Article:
So far 2015 is looking a lot like 2014 in terms of closings. Both single family homes and condominiums are very close to 2014 levels between January and May. However, the type of buyer has been shifting with prices ratcheting higher during the past year. Investors now make up a relevant but declining share of closings and the higher prices have likely tempered some first-time buyer interest although low interest rates have been supportive of this segment. With the recent volatility in mortgage rates and the Federal Reserve jawboning about a possible interest rate hike in 2015, the low rate headwind many buyers have come to expect may not last forever. Some of the more marginal buyers may be headed for a disadvantage. Although not all Fed observers believe they will increase rates, the recent national jobs data seems to favor the idea of a rate increase, if even a moderate one. Still, the picture remains murky with a Fed board that is not aggressive.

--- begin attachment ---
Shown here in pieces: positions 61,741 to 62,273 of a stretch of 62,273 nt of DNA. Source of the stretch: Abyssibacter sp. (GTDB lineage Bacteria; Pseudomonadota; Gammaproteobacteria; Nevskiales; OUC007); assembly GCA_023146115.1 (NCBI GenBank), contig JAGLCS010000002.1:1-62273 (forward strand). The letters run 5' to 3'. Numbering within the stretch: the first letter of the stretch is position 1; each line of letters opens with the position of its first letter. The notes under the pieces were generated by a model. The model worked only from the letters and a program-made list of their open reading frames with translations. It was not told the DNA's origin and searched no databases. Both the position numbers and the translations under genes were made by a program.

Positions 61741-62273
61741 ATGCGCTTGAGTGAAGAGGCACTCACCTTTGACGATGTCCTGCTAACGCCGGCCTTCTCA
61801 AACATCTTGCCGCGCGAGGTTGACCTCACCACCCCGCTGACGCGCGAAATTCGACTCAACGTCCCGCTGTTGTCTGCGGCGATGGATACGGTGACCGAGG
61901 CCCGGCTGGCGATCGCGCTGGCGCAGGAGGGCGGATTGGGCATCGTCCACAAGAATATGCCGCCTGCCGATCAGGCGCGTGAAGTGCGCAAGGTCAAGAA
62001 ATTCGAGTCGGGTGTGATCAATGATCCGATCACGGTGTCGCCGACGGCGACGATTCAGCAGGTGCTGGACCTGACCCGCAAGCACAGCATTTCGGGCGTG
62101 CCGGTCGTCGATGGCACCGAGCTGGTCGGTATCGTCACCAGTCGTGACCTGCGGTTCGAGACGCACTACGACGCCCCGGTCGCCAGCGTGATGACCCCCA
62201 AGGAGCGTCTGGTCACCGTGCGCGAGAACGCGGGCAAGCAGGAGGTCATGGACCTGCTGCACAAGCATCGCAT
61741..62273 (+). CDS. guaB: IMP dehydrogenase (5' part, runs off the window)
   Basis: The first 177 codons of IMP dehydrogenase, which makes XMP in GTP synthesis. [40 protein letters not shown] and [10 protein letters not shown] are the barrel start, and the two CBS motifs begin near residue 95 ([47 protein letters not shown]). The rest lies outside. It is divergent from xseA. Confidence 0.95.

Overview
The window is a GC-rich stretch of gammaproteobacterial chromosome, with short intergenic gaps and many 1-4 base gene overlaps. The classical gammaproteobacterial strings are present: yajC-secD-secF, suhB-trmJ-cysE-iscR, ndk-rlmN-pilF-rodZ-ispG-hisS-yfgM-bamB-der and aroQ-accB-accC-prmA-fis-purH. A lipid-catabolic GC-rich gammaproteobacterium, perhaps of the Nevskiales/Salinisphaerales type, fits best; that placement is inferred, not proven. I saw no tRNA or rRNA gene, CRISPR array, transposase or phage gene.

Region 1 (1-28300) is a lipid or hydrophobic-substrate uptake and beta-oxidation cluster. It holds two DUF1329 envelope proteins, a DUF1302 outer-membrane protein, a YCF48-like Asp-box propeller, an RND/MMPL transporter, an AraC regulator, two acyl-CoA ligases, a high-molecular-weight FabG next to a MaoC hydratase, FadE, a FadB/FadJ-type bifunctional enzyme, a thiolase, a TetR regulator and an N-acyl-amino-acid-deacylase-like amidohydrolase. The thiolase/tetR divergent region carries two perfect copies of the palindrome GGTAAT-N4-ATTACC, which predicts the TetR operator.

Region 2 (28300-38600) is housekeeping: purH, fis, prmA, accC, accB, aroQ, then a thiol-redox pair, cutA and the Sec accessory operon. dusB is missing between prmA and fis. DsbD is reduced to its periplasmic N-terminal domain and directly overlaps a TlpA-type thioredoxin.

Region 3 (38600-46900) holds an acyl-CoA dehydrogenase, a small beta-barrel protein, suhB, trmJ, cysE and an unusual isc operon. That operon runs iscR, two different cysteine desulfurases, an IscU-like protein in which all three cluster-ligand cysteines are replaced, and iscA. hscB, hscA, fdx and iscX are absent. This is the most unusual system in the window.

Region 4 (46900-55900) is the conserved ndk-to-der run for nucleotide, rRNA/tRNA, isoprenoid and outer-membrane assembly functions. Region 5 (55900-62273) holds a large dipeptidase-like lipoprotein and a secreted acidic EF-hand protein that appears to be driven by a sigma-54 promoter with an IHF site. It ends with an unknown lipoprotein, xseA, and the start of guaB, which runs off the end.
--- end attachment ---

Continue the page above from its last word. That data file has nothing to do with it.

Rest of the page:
After a strong bump in prices between March and April, pricing pressure took a breath and essentially traded sideways. We prefer a more settled market with gradual shifts in pricing at levels that reflect the underlying fundamentals in the job market and household incomes. With job growth maintaining an upward trend, this instills some level of comfort that prices have not escalated beyond what the majority of buyers can afford.